The HbA1c examination is a procedure to control DM. Increased levels of HbA1c are potential indicators of diabetic neuropathy.[22],[23],[39] Based on observations, HbA1c levels increased during the COVID-19 pandemic. Some of the factors that contributed during the COVID-19 pandemic were activity restrictions, difficulty in accessing health services due to restrictions in operating hours, and limited services by health workers. The duration of lockdown is directly proportional to worsening glycemic control and complications of diabetic foot.[40] Therefore, it is necessary to develop telehealth in public health services to control HbA1c. One form of development using innovative team-based care models is the use of telephones and tablets, which are very useful in helping control blood glucose in primary care.[41],[42]

Dyslipidemia is a contributing factor to diabetic neuropathy by inducing oxidative stress in the root ganglia sensory neurons.[43],[44] This mechanism is also supported by the association of dyslipidemia with the incidence of atherosclerosis, which can cause peripheral vascular disease, which in turn has implications for changes in the ankle-brachial index score and changes in microvascular status of foot, such as moisture, temperature, and capillaries of the foot.[44],[45] Based on the results of statistical tests, there was a relationship of ankle-brachial index and LDL level to neuropathy in the multivariate test, although in the bivariate test, there was no relationship of LDL to moisture, temperature, and capilaroscopy. Further research into the microvascular changes associated with changes in humidity, temperature, and capilaroscopy of the feet is needed in order to find a clearer mechanism. The average cholesterol and LDL levels of patients with DM during the COVID-19 pandemic tended to be borderline high, while their HDL levels were still normal. This is a warning for patients with DM that as long as a large-scale social restriction policy is implemented, diet and exercise habits can change and be followed by lifestyle changes. Therefore, it is necessary to conduct educational strategies and efforts as preventive measures in self-management of diabetes during the pandemic by developing an aerobic exercise at home. The aerobic exercise is defined as any form of physical activity that results in an increase in heart rate and respiratory volume to meet the oxygen demand of activated muscles.[46]

Male patients had a higher mean neuropathy score than female patients, indicating that the risk of neuropathy complications during the COVID-19 pandemic was higher in men. The results of this study are consistent with a previous study in India, which found that the prevalence of diabetic peripheral neuropathy was 39.30%, 28.90% in males and 10.40% in females.[47] More men worked at home during the COVID-19 pandemic. Social restriction policies lead to lifestyle changes that have implications for an increased risk of metabolic changes, which is indicated by uncontrolled weight gain.[48] These lifestyle changes include an increase in the consumption of snacks, vegetables, and sugar during periods of lockdown, followed by a decrease in the intensity of physical activity.[49] It can increase the risk of complications of diabetic neuropathy.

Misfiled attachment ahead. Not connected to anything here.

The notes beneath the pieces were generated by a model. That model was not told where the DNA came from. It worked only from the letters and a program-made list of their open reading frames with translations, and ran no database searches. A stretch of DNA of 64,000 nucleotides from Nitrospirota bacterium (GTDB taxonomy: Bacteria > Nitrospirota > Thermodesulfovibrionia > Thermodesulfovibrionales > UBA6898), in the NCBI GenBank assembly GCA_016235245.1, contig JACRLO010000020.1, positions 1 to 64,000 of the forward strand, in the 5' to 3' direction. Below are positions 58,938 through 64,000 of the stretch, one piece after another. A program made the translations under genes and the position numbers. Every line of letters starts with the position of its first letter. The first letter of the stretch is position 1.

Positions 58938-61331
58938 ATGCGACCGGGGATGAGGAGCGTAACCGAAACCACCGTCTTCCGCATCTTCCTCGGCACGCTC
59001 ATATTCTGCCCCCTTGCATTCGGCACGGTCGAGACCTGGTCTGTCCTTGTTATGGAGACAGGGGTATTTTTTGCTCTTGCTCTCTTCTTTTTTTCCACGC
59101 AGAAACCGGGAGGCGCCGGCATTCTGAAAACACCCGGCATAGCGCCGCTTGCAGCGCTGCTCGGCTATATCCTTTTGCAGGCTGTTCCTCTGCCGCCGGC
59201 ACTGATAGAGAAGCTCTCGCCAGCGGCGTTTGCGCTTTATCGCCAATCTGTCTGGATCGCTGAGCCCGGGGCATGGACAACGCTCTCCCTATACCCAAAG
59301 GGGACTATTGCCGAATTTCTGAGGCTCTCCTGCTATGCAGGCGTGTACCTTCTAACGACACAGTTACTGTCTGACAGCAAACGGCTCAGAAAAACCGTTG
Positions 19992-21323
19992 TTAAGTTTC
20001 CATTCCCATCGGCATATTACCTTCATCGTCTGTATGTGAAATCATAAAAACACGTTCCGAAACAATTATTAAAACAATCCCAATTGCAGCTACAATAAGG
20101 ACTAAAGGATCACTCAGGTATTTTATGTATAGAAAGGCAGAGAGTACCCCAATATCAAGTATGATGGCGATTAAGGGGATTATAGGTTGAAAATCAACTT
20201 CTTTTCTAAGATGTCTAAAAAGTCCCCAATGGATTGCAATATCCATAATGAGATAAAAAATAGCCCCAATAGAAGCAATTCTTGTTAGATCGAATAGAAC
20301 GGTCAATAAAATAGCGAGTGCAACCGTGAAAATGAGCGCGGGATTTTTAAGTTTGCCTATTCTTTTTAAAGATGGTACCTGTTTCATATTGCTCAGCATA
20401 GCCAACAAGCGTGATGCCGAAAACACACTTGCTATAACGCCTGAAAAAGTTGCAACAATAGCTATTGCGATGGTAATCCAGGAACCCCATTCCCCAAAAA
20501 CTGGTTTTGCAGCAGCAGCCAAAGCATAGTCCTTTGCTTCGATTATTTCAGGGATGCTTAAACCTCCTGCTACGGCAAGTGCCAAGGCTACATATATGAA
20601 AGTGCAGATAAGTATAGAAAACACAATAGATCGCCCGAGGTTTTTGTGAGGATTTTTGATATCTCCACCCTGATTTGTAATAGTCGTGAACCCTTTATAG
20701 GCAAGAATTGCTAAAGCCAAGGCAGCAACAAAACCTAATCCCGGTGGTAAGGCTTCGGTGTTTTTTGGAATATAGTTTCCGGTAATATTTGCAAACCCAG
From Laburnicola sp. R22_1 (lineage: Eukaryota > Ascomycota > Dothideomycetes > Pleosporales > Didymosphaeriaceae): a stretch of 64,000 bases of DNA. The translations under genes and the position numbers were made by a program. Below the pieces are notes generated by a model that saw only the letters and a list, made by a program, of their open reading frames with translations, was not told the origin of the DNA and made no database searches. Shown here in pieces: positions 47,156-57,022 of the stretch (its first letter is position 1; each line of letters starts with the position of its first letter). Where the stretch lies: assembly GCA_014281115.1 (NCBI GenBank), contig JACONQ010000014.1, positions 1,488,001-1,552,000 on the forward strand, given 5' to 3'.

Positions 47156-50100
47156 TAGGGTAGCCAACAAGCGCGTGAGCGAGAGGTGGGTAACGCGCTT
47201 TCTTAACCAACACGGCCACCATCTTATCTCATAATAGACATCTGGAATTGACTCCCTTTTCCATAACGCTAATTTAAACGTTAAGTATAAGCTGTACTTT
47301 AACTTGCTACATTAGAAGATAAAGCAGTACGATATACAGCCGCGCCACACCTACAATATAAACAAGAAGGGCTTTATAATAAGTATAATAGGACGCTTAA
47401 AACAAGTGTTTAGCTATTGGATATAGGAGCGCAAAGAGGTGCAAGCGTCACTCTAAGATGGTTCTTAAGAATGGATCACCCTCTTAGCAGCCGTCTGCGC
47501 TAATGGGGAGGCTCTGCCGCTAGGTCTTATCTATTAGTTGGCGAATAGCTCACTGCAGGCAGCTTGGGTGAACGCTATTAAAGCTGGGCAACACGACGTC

The results of the analysis showed that the nursing diagnosis in diabetic foot neuropathy, based on the physiological category according to the Indonesian Nursing Diagnosis Standards (Standar Diagnosis Keperawatan Indonesia: SDKI), during the COVID-19 pandemic is associated with ineffective peripheral perfusion, instability of blood glucose levels, and impaired physical mobility. Ineffective peripheral perfusion is associated with a risk of hyperglycemia, decreased capillary flow, and physical inactivity. Blood glucose level instability is associated with hyperglycemia and hypoglycemia. Impaired physical mobility is associated with diabetic foot neuropathy. Ankle-brachial index, exercise habit, LDL, HbA1c, and sex factors are priority assessment data on diabetic foot neuropathy by nurses in early detection of complications of diabetic foot neuropathy during the COVID-19 pandemic. This study has limitations in explaining the causal relationship; therefore, further research is needed to prove the relationship of neuropathy in diabetic feet to the ankle-brachial index, exercise habit, LDL, HbA1c, and sex variables. Additionally, further research needs to be carried out in the form of nursing interventions under the COVID-19 pandemic conditions. This supports the development of a foot care model during the COVID-19 pandemic with education and self-care as the main priority.[6]

  Conclusion Top

The factors contributing to the development of neuropathy in diabetic feet during the COVID-19 pandemic were ankle-brachial index, exercise habit, LDL, HbA1c, and sex. These factors need special attention during the COVID-19 pandemic without ignoring the possibility of other factors that may influence the incidence of neuropathic complications in diabetic foot.


We would like to thank the Primary Health Care in Malang, East Java, Indonesia, for their support in this research (PNBP FKUB TA. 2020: Nomor. 214.41/SK/UN10.F08.06/PN/2020).

Financial support and sponsorship

Research and Community Service Directorate, Department of Nursing, Faculty of Medicine, Universitas Brawijaya.

Conflict of Interest

Nothing to declare.

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[PUBMED]  [Full text]